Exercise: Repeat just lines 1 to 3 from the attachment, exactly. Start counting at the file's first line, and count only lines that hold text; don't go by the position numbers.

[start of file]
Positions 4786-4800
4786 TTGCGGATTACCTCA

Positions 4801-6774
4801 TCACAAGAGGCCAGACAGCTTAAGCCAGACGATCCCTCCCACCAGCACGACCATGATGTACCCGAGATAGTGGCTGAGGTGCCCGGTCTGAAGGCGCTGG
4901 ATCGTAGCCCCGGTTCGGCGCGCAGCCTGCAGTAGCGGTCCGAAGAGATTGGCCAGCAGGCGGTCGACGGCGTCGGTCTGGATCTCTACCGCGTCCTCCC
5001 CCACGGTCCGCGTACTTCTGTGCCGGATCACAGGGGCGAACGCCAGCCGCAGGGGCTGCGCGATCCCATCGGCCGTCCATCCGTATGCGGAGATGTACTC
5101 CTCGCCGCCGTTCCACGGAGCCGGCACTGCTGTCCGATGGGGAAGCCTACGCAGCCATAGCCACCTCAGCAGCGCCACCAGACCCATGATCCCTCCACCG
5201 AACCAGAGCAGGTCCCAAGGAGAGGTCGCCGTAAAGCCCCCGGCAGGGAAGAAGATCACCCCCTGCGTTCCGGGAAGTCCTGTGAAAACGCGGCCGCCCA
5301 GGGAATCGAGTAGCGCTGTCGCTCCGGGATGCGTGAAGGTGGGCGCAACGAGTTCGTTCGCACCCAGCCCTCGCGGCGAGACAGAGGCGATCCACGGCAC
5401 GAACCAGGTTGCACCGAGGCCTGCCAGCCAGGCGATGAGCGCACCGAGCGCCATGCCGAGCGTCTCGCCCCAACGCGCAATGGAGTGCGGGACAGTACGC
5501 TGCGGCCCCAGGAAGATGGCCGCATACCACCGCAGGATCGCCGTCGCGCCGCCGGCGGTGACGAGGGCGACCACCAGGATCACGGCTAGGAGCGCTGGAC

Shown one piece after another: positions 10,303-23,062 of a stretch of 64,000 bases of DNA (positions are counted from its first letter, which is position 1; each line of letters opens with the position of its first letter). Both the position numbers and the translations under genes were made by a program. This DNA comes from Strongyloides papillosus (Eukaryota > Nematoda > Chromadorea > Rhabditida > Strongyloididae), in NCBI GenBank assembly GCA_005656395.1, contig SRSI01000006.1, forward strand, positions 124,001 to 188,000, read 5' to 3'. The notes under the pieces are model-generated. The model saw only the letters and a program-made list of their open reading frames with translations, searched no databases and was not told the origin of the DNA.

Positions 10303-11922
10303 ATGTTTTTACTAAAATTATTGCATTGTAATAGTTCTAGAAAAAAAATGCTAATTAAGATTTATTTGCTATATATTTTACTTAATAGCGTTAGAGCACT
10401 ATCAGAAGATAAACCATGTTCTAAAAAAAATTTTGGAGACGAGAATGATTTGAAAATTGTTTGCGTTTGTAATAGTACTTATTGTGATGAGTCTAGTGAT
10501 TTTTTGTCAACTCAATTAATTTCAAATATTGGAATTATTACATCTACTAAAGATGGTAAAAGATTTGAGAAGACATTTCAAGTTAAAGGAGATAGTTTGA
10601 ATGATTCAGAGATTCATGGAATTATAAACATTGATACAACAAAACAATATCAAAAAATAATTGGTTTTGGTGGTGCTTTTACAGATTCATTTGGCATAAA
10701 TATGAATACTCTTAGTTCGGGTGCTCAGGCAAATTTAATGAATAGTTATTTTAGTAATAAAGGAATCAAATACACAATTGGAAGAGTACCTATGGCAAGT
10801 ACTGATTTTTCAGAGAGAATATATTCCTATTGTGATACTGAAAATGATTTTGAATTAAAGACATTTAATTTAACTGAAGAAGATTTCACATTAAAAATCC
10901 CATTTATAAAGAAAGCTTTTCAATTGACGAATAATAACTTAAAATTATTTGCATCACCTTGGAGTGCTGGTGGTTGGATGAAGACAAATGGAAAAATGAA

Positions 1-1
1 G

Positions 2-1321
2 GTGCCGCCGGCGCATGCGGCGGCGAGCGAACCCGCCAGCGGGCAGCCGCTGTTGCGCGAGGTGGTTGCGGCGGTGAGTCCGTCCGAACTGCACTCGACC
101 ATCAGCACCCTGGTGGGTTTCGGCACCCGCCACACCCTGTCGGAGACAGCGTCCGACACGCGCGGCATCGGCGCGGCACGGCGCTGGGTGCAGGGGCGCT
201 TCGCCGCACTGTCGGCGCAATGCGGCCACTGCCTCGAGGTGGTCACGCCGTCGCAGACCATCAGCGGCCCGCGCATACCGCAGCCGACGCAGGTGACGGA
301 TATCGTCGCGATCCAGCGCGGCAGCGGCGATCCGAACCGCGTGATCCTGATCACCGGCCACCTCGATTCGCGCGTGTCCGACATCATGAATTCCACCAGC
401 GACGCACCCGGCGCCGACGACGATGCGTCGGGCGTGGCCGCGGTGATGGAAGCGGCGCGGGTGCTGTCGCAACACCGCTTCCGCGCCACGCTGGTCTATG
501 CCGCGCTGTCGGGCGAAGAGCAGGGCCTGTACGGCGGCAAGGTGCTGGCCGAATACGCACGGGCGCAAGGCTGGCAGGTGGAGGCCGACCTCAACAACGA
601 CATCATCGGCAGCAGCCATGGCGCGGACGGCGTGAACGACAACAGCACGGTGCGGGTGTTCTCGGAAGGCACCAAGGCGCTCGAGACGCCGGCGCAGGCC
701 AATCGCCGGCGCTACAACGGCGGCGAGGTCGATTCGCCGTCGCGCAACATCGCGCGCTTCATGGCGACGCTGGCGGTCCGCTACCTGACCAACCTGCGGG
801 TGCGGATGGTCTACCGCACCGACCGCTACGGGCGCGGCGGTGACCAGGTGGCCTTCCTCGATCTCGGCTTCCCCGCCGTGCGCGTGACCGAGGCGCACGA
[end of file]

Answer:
Positions 4786-4800
4786 TTGCGGATTACCTCA

Positions 4801-6774